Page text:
Now the Internet is mostly silent if this also applies when advertising the same website with multiple accounts. One author suggests that advertising the same website from two AdWords accounts would lead to the website getting “banned” from marketing it via AdWords [source]. But apart from a similar claim in the smae thread, I found nothing supporting this, esp. nobody who related such an experience.

Google AdWords help just says that one should avoid cases where two ads, leading to the same website, compete for one keyword [source; there, on “Avoid duplicate keywords across ad groups.”]. In the help article, this reffered to a case within one account, but a case with two accounts is a bit similar. However, the article did not say anything about “penalties”; just that it does not help you anything, as Google will show at most one ad per advertiser and search. However, if you want to be careful, try to avoid duplicate keywords between your two accounts. See AdWords Help on finding duplicate keywords.

The only other caveat that seems reasonable to me seems to be: avoid the impression that you want to artificially increase the CPC for some keywords [source]. I would expect that this does not happen when advertising one website from two AdWords accounts (as, according to the AdWords help article quoted above, these ads don’t compete with each other as they are mutually exclusive). However, I would not: target different sites with the same keywords from different AdWords accounts that have the same account owner. That would seem like tampering with the bidding system by “competing with yourself” and that way driving others out of business because they then can’t pay the minimum bids any longer.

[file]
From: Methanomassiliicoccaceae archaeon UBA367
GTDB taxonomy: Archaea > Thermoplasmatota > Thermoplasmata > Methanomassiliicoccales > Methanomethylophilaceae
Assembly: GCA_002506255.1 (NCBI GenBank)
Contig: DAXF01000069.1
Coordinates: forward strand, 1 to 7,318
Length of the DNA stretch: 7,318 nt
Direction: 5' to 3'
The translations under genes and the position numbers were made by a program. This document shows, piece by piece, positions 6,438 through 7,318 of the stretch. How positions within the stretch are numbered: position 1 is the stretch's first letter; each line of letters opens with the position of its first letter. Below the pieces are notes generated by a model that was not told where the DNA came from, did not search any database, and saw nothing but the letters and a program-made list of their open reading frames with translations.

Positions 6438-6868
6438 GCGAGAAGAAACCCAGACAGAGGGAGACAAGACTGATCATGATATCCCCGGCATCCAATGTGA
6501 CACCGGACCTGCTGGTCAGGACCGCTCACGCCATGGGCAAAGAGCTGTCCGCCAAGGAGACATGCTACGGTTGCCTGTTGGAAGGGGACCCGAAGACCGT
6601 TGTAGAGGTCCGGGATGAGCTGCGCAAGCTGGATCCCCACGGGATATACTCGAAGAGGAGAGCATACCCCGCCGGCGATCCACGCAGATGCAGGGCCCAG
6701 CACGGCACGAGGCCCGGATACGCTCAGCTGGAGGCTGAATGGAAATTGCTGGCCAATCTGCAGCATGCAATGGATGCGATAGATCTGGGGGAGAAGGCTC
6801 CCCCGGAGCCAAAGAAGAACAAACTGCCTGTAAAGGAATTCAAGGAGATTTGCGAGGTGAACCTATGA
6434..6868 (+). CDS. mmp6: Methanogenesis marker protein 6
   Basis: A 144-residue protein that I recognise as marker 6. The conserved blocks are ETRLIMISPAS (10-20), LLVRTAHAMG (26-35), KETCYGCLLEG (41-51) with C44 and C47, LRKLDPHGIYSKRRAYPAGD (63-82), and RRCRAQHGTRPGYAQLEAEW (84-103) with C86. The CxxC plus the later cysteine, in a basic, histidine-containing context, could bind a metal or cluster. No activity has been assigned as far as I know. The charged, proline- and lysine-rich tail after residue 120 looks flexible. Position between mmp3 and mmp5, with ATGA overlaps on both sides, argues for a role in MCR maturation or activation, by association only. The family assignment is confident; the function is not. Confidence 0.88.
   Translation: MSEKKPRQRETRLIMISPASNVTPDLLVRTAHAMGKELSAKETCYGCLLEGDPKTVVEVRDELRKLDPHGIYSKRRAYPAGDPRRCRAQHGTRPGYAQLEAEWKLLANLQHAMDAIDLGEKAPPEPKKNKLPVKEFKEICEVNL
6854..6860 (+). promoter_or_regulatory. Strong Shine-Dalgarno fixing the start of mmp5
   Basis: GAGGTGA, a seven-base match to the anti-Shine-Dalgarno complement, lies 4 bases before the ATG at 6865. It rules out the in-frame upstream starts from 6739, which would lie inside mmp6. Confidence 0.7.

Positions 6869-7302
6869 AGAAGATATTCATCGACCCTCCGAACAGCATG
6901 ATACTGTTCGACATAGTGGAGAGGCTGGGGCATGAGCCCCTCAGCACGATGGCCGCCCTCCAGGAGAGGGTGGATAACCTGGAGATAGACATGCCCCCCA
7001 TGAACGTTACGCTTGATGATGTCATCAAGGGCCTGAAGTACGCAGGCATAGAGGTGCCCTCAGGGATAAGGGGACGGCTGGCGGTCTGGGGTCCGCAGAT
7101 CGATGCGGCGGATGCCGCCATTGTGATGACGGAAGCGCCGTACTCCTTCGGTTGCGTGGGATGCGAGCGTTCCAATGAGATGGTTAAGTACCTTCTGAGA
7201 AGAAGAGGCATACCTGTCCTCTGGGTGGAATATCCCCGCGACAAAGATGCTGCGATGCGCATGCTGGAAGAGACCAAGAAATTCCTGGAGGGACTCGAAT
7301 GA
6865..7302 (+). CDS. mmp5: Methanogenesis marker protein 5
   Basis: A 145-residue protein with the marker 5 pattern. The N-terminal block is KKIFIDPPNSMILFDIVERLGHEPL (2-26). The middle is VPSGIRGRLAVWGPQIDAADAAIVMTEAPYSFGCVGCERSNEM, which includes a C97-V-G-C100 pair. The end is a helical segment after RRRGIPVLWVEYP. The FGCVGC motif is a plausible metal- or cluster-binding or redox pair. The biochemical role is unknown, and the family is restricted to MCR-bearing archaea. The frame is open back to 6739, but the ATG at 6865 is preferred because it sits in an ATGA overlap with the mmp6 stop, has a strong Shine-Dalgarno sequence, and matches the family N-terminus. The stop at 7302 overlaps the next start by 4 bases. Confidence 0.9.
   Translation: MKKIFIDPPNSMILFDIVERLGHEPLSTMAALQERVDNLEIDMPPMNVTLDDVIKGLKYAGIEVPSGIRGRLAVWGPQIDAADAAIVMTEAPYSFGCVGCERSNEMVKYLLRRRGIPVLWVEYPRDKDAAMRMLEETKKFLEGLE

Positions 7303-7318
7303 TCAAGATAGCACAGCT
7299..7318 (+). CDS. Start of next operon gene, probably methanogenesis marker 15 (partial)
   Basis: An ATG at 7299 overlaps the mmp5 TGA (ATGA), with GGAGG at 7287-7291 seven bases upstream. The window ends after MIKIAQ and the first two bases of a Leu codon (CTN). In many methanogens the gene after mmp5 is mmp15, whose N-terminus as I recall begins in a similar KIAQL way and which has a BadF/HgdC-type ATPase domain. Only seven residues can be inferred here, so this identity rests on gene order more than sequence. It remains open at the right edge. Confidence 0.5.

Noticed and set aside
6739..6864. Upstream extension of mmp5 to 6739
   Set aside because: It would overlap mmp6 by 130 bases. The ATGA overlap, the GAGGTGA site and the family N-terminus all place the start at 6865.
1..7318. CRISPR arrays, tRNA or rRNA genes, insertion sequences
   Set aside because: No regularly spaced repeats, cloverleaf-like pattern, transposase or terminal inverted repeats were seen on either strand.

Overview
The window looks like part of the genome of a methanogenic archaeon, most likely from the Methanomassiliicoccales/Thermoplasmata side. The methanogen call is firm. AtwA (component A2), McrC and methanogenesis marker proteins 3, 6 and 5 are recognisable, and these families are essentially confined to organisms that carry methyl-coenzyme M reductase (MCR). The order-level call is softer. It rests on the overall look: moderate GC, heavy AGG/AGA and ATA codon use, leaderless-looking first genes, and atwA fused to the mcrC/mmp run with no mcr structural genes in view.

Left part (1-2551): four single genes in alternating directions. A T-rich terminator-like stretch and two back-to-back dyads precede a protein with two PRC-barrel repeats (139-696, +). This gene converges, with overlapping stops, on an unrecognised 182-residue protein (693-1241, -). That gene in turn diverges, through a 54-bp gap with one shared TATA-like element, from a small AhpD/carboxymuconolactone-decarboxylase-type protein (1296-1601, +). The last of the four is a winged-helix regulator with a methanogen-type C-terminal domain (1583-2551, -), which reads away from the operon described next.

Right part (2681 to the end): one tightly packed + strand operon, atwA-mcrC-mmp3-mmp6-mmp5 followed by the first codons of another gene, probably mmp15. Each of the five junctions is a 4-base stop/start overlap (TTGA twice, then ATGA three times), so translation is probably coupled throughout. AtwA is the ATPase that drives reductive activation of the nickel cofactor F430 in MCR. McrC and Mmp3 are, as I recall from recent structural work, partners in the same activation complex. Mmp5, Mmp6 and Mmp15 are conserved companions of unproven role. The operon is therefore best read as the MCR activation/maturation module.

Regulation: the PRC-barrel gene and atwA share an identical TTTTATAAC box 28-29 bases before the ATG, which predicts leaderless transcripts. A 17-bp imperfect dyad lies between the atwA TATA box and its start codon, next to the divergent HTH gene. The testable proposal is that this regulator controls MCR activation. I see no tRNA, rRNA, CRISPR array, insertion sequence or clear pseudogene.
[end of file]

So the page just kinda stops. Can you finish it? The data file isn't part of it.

Should I use a different domain as target for my AdWords experimentation?

It seems true that “bad AdWords karma” does not all stick with the AdWords account, some will also stick with the website [source]. AdWords tests and experimentation will necessarily result in some advertising with low-QS keywords etc.. But, tests only run for short times, most of the bad karma sticks with the AdWords experimentation account, and only a little bit will stick with the domain. You will probably not notice any results of that in your production account advertising, because production ads volumes are much higher and therefore the good karma generated by that outweighs the bad by far. In addition, creating a second website with same or similar content is way more “dangerous” in SEO terms than that tiny bit of bad karma on the domain … . So after all, it seems not at all recommendable to use a second domain for testing.

Leave a reply

<a href="" title=""> <abbr title=""> <acronym title=""> <b> <blockquote cite=""> <cite> <code> <del datetime=""> <em> <i> <q cite=""> <s> <strike> <strong> 

This site uses Akismet to reduce spam. Learn how your comment data is processed.